Back when the Egyptian revolution was at its beginning and before longtime ally Hosni Mubarak had yet been ousted, Senator Patrick Leahy (D-VT) was vocal about stopping U.S. economic and military aid to Egypt if Mubarak did not step down. He said “if [Mubarak] doesn’t leave, there will not be foreign aid; I mean, it’s as simple as that.” He recognized back then that U.S. aid unnecessarily and savagely promotes dictatorship and repression and had for decades.
Ever since Mubarak’s fall, the Supreme Council of the Armed Forces, who took over interim responsibilities until elections could take place (which did finally occur this week) have been steadfastly supported by the United States. They have failed to live up to almost every promise and reform explicit and implicit in the Egyptian revolution. They’ve drastically increased detentions of peaceful protesters who then are subjected to military trials, they’ve continued harsh crackdowns, and have upheld the repressive Mubarak-era emergency law. All while U.S. money, weapons, and military-to-military cooperation remained unwavering.
Today Leahy wrote a piece in Politico singing the same tune:
As Congress is completing work on the annual foreign assistance funding bill, a key issue now is how to recalibrate the terms of U.S. military aid to Egypt. The answer is clear: We should support the goals advanced by the Egyptian people and accepted by their military leaders.
U.S. military aid to Egypt should be conditioned on the holding of free and fair elections; an end of the abuse of emergency rule; and respect for due process and fundamental freedoms.
…Because Egypt is viewed as a stabilizing force in its region — and one that shared key interests with the U.S. — our aid for decades has supported a government that used repression and corruption to seal its grip on power. Moderate voices were routinely and repeatedly jailed. Political parties were denied the ability to meaningfully organize or participate.
Now the once-revered Egyptian military itself is showing signs of unwillingness to respond to public frustration with what people expected would be a steady path to civilian government and the rule of law.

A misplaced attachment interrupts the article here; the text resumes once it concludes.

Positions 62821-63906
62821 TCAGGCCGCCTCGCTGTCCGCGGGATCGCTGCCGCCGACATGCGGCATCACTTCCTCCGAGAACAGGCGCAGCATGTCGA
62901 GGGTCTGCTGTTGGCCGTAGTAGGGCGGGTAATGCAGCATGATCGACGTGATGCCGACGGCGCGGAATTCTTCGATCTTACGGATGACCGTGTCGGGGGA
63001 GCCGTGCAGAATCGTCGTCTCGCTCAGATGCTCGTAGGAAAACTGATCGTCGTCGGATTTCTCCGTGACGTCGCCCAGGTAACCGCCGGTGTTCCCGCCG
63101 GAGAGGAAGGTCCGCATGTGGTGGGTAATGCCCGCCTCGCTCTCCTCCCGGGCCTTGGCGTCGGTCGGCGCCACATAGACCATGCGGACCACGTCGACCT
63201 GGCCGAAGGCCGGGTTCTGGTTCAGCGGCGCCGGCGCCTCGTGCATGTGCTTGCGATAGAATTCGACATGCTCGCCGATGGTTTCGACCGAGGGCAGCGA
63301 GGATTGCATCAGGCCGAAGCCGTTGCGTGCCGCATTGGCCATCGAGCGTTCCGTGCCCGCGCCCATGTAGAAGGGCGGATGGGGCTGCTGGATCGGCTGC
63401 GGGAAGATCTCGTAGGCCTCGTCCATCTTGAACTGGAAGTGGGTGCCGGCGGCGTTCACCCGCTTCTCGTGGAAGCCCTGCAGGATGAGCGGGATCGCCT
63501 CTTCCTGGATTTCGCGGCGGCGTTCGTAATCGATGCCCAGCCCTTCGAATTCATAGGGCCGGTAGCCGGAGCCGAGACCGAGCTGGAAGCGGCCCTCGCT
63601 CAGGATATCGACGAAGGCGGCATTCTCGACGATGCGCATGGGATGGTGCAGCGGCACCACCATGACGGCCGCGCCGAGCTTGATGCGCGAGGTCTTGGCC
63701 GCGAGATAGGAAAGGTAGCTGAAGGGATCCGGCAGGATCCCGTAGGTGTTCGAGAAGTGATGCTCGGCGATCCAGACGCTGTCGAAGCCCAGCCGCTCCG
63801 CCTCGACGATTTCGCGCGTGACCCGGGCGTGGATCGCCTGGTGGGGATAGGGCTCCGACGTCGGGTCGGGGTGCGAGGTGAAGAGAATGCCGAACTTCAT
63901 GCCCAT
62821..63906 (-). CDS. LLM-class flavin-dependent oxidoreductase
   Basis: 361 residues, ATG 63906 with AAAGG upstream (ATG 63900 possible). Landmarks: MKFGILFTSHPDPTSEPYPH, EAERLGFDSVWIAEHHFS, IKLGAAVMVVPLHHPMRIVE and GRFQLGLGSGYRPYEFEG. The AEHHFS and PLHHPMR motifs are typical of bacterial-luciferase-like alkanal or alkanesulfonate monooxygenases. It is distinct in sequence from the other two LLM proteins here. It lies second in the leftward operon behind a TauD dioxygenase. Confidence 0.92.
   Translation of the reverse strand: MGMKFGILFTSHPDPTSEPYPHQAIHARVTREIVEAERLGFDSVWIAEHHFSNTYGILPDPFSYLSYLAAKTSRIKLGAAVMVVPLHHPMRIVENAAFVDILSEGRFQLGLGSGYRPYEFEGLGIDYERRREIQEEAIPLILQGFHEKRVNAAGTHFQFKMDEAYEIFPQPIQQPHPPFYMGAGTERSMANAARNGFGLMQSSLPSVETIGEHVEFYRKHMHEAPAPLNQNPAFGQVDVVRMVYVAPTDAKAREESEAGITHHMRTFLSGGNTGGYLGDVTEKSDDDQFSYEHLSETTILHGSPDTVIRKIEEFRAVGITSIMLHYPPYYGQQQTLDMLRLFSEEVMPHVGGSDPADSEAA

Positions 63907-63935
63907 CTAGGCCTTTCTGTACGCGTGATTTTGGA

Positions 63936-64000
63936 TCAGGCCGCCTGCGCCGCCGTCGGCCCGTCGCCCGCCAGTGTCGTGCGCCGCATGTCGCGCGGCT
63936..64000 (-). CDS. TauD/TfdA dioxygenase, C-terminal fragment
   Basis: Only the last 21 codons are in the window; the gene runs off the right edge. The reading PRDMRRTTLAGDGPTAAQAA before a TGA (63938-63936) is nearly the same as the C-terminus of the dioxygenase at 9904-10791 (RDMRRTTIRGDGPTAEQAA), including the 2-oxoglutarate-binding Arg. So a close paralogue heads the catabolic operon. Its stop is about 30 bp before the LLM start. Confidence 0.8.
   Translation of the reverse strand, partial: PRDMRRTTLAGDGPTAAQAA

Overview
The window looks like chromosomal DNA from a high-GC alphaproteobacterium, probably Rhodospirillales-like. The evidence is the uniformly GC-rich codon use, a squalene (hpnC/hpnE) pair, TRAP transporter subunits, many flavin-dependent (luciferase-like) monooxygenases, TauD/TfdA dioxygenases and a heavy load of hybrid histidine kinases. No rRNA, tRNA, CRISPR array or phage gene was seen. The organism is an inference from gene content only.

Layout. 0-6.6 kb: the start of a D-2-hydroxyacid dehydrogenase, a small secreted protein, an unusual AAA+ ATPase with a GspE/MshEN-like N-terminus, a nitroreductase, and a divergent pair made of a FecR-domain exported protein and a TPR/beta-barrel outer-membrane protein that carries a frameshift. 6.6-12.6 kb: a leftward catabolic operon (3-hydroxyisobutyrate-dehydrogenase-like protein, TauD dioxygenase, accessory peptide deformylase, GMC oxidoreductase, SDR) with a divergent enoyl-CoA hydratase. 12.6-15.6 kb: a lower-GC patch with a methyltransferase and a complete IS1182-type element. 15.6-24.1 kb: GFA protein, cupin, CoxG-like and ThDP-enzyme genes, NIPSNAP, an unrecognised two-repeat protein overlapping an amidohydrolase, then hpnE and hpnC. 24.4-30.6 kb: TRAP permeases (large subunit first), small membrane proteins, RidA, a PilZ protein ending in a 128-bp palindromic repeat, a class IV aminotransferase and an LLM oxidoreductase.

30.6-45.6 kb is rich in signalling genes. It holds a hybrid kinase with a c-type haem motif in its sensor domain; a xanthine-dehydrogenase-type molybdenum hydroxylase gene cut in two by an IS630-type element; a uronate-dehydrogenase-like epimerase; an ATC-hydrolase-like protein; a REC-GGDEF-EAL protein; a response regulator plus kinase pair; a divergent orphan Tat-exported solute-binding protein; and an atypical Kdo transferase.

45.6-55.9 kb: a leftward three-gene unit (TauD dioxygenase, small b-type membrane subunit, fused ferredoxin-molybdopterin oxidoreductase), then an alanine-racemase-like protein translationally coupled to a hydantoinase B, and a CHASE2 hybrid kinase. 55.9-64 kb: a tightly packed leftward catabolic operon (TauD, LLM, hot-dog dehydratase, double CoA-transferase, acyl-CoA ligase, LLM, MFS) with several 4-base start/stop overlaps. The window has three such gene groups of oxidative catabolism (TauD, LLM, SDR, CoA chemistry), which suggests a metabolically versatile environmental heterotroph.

…It should particularly concern the American people and U.S. policymakers that during the most recent demonstrations in Tahrir Square, tear gas canisters labeled “Made in USA” are becoming an iconic symbol of outrage about America’s role in this sensitive post-Mubarak era. Many are asking: Whose side is Washington on?
Actually, he’s been singing this tune for some time. He is the primary author of what’s called the Leahy Law, enacted in 1997, which prohibits U.S. assistance to foreign military or security forces credibly accused of human rights violations. Problem is, it is utterly ignored by the criminals in Washington who systematically disregard their own laws. Also, the legislation technically applies only to programs funded under the Foreign Operations Act and the Defense Department Appropriations Act and does not apply to drug enforcement and non-Defense Department counterterrorism assistance. These technicalities and along with blatant outlawry on the Hill, have allowed the government to consistently circumvent the law’s injunctions.
But with regards to Leahy’s opening line, that “we should support the goals advanced by the Egyptian people.” Well, I think the answer there is clear. Whenever they’ve been given the chance, Egyptians have decried U.S. assistance and interference in their affairs, not only rejecting aid but articulating how the past four decades of interference has robbed them of peace and individual rights. So…guess that’s settled, eh?
Not exactly. Leahy writes in that piece about how a Senate and a House version of an appropriations bill for aid to Egypt – both instinctively allocating $1.3 billion of Americans’ tax dollars without any question – are different. The House version he says, is the same old supporting dictatorship kind of appropriations bill. The Senate version has conditions. Yeah, sure. Conditions that will receive about as much regard as the Leahy Law has.